Is The World Going To See A Global Monetary Reset With QE Used To Purchase Gold?
On the heels of the recent post-election market turmoil, is the world going to see a global monetary reset with QE used to purchase gold?
(King World News) Paul Brodsky, Macro Allocation Inc. — Gold
To “take a flier” against consensus with long duration treasuries also suggests taking a flier with gold. Treasuries and gold are normally inversely correlated. In a typical economic cycle, declining treasury yields imply dollar strength, which in turn, suggests gold weakness. We argue that current conditions do not imply a normal economic cycle and that, in the current environment, long treasury positions may be best hedged – and potentially enhanced – with a long gold position. (For fixed income investors, this is reminiscent of hedging long MBS positions with long Treasury positions.)…
In the current environment (imminent balance sheet recession), gold is the most convex asset we know. Gold hedges financial asset values by hedging the currency in which they are denominated. An increase in goods and service inflation reduces the purchasing power value of the currency while an increase in goods and service deflation reduces the supply of goods and services. The former is better understood than the latter because the frequency of inflation is so much greater. At the end of the day, gold is a hedge against balance sheet de-leveraging, whether it comes from a significant increase in the quantity of money or a significant decrease in the value of liabilities. A decrease in the value of treasury bonds, from either debt deflation or currency inflation would send the price of gold in the underlying currency higher.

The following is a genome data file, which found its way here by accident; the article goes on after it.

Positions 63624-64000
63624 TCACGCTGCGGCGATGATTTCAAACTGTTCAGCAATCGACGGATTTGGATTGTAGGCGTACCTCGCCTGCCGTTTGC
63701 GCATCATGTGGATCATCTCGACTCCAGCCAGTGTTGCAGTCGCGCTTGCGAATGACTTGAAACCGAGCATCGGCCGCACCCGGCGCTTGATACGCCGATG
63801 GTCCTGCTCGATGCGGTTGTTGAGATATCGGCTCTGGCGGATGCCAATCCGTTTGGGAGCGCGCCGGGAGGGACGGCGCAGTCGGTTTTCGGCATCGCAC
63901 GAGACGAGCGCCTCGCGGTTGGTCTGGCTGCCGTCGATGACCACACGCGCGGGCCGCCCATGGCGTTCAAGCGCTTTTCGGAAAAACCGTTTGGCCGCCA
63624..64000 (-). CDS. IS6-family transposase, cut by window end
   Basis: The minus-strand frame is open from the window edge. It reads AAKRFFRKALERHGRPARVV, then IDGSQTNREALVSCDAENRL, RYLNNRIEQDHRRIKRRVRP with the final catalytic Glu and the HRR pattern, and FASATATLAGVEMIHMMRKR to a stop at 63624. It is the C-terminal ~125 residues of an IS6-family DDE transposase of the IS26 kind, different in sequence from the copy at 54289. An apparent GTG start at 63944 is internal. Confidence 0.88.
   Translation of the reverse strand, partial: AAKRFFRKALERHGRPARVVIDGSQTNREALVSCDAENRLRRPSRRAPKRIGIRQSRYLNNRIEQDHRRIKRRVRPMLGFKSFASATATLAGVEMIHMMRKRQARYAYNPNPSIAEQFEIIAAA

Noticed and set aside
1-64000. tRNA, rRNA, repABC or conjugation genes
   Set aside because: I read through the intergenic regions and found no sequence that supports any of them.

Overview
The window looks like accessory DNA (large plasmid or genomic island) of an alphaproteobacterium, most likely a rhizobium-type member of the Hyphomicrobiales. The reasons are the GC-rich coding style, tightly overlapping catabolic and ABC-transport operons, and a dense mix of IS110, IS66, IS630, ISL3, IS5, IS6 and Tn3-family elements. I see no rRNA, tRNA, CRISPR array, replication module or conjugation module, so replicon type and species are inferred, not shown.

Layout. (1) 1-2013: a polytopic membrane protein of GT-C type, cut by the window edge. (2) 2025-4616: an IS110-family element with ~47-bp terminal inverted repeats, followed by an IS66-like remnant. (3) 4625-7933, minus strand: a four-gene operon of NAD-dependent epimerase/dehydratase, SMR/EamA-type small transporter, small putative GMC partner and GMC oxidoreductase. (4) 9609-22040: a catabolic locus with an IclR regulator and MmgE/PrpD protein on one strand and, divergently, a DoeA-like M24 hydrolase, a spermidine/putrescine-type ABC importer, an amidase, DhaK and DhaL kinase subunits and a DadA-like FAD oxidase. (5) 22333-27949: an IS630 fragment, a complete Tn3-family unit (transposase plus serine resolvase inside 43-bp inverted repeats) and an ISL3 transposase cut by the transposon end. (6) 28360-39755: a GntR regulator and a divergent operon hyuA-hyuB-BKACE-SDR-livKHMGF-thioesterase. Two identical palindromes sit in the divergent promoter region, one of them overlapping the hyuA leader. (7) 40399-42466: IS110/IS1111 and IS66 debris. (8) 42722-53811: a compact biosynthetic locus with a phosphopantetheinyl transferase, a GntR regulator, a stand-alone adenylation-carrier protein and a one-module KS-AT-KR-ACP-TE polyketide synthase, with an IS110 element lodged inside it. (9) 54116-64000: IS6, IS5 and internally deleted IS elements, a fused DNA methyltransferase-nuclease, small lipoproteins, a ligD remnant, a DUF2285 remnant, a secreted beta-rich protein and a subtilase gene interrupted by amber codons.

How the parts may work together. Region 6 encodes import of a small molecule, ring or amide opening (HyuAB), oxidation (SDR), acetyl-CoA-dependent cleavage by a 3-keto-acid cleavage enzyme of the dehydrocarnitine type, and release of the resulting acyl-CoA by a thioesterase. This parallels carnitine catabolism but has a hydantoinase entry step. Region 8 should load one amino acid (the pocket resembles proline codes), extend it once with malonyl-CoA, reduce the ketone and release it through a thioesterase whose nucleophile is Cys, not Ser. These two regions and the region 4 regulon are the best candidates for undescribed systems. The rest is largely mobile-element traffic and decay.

King World News note: It is very important to understand what Brodsky is saying in the paragraph below about the problem of higher interest rates in relation to investor portfolios and overall consumption.
The Real Problem With Higher Interest Rates
It is true that higher treasury yields would provide investors with positive carry that gold would not (unless investors choose to lend out gold in return for interest). Lost on investors that succumb to this thinking, however, is that with almost $20 trillion of treasury and agency debt outstanding, rising treasury yields would produce more debt deflation on existing portfolios than higher income from newly issued treasuries would stimulate consumption.